Presidents Cup match records. United States 40-39-7, Internationals 25-35-8. As expected, this category reflects the American dominance that has claimed eight of the ten Cups. Then again, the Americans playing in this event haven’t won half of their matches (40 wins in 86 matches). It’s still better than the oppositions’ mark of 25 wins in 68 matches. Using logic we’ve heard at the Ryder Cup, maybe the Internationals are better off having new players who aren’t so used to losing.

The edge: United States.

Most Presidents Cup experience: United States 96 matches, Internationals 68. Mickelson’s 47 matches account for nearly half of the U.S. total. Factor in the Ryder Cup experience for the U.S., plus five International players haven’t played in this before and a sixth, Branden Grace, played in one and got drilled in 0-4 fashion, and the scale clearly tips.

The edge: United States.

Most players with winning match records. United States 3, Internationals 1. Bubba Watson (3-2), Zach Johnson (7-6) and Mickelson (20-16-11) have winning records but not a high winning percentage. Schwartzel is 5-4-1 for the Internationals.

The edge: United States.


Fewest rookies. United States 5, Internationals 5. This is not the tie that it may appear to be. Rickie Fowler, Jimmy Walker, Patrick Reed and J.B. Holmes have all played in at least one Ryder Cup. The only true American rookie in team match play therefore is Chris Kirk. That said, everybody has to be a rookie sometime.

The edge: United States.

Best in fourballs. That’s the bestball, or better ball, format. Holy Greg Norman, the Internationals actually lead in one category! The Internationals have outscored the U.S. in fourballs, 54.5-51.5. That’s a slim margin over ten years but it’s something. In the last three PC’s, however, the Americans hold an 18-13 advantage.

The edge: Internationals.

Best in foursomes. That’s the alternate shot format and the Internationals suck at it, history shows. The Americans have outscored them in this category, 65-41, including a 9-1 shellacking in 2000 and a 10.5-0.5 destruction in 2007. Minus those two lopsided showings, the Internationals are only slightly worse in this format.

The edge: United States. S

Best singles records. There’s no hiding in singles. No excuses, just man on man, and the U.S. has a 65-55 lead. The Internationals have outscored the Americans in singles only twice, in 2007 in Montreal (when Mike Weir took down Tiger Woods, remember?) and last time, when they won 7.5 of the 12 singles points. In the last four PC’s, the Internationals actually hold a 25.5-22.5 advantage in singles.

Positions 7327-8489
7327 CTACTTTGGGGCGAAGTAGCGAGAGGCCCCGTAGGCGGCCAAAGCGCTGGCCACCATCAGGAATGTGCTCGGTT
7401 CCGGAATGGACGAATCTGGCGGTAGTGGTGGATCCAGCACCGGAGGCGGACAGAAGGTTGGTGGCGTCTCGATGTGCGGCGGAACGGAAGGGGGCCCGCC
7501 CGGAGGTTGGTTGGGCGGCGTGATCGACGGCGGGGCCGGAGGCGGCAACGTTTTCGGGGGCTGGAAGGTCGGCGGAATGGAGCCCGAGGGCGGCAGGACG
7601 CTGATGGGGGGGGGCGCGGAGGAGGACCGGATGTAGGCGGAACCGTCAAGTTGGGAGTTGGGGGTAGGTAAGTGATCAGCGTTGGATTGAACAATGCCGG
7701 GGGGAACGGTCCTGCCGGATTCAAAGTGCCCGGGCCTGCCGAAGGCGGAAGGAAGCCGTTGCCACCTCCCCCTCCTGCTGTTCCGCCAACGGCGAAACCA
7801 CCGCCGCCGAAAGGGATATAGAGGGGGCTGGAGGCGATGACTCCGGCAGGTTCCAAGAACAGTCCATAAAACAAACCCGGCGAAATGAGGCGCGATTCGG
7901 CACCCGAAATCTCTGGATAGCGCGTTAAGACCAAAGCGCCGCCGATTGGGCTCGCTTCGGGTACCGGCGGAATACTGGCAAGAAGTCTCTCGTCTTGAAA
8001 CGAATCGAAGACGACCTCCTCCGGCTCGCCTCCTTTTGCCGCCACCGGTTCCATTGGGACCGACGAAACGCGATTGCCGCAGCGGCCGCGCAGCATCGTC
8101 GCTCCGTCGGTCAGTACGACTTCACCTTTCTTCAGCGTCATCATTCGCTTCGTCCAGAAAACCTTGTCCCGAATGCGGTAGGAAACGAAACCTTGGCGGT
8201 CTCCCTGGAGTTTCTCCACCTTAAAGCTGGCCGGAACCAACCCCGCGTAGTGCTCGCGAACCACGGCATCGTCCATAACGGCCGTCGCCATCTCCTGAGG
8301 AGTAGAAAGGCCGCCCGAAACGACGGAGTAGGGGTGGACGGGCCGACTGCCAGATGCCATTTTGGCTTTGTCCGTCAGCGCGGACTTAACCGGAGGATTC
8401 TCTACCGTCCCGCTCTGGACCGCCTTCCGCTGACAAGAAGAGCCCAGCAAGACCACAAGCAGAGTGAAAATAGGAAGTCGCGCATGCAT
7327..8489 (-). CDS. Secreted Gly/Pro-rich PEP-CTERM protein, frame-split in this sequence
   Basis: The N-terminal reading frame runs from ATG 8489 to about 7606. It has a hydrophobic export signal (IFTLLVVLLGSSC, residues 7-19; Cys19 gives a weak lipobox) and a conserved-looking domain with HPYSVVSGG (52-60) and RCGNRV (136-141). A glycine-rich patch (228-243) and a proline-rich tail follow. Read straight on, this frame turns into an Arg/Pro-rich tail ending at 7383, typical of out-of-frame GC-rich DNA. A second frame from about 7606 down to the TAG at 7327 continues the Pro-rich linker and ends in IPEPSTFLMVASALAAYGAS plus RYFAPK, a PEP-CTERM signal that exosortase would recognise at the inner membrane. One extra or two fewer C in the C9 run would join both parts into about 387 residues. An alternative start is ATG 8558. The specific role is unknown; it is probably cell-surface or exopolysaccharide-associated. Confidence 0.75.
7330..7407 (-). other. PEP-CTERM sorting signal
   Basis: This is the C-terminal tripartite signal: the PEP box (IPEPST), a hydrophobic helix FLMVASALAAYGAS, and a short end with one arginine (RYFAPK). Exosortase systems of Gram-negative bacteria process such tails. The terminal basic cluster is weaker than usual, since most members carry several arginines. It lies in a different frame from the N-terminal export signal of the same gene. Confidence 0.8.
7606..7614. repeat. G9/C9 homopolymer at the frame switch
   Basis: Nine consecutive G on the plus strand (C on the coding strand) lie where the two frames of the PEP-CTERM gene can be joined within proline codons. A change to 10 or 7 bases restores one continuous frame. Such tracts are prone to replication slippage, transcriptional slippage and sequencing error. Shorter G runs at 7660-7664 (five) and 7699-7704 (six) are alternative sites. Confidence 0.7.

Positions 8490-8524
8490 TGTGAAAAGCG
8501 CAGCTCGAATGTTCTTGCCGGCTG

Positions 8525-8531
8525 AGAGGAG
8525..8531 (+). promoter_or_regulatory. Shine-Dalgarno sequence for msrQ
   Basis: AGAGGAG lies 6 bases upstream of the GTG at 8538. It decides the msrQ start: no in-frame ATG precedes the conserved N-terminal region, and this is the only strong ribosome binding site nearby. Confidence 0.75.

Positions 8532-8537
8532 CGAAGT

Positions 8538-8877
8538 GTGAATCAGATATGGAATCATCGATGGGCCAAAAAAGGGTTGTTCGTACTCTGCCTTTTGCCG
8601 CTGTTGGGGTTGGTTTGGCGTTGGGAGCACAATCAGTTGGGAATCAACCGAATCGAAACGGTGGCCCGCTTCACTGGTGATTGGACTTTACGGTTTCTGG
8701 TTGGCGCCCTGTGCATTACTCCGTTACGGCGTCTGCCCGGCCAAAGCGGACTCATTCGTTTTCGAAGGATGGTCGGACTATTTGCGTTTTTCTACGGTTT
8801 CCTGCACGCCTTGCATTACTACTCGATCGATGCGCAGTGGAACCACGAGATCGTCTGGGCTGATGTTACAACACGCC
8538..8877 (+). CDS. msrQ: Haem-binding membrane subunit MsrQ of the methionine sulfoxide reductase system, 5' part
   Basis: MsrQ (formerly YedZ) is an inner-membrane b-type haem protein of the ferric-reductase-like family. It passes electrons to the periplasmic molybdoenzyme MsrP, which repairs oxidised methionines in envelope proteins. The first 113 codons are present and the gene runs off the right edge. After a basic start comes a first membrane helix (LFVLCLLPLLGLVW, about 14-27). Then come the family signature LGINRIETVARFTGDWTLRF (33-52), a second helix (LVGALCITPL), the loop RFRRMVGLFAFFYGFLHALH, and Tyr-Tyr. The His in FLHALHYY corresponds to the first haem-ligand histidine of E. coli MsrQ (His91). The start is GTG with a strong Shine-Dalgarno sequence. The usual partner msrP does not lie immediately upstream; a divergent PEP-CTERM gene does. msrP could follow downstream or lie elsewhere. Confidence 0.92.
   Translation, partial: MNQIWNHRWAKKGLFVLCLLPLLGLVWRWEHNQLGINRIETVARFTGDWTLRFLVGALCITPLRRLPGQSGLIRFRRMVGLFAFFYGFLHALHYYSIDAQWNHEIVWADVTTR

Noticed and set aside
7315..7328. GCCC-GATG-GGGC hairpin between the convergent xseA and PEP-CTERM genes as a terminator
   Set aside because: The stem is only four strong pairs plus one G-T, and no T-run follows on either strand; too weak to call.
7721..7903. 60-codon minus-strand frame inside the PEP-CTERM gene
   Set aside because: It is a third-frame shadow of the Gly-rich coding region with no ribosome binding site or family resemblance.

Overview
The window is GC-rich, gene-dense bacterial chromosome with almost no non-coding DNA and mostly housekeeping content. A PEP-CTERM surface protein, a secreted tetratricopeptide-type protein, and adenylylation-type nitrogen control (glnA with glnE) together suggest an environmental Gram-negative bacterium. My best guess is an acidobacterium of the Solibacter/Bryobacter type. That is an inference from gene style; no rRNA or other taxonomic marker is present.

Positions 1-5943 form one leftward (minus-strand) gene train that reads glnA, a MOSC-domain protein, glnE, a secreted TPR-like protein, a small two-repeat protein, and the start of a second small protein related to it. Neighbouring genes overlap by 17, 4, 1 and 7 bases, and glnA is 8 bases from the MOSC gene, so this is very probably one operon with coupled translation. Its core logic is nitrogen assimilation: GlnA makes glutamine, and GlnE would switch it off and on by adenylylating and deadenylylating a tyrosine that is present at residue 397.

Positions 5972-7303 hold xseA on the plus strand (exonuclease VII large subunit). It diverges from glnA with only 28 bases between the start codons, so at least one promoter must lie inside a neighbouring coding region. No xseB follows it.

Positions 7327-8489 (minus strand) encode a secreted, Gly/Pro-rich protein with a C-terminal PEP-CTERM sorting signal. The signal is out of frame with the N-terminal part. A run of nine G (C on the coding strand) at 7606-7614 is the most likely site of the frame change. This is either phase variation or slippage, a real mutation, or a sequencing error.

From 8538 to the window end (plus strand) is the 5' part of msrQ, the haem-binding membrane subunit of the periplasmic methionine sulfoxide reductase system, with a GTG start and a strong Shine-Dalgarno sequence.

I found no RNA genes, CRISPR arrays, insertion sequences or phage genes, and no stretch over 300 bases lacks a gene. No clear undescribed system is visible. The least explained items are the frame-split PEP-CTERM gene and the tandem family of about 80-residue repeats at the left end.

The edge: United States.

Average world ranking. United States 15.7, Internationals 25.2. These numbers are skewed by the Internationals’ low man, Sang Moon Bae, who ranks 88th in the world. The other 11 Internationals rank 19.5 without him, not that big of a gap. Seen another way, though, the gap is substantial. Nine of the 12 Americans rank inside the top 20, with the other three inside the top 30. Day, ranked No. 2 in the world, is the only International player among the top 12, and only four more Internationals rank better than 30th.

The edge: United States.


Most players ranked in world’s top ten: United States 5, Internationals 1. All right, now this is starting to look scary.

The edge: United States.

Youngest team. Internationals 30.4 (average age), United States 32.7. Does age actually matter? Or does experience outweigh youth? The Europeans had an older team at last year’s Ryder Cup and they won at Gleneagles, but the Ryder Cup also features fewer matches and fewer potential 36-hole days for some players. Who knows? This category is a crock.

The edge: Toss-up.

The total: United States gets the edge in 13 categories, Internationals in three, and one tossup.

The final edge: United States… duh.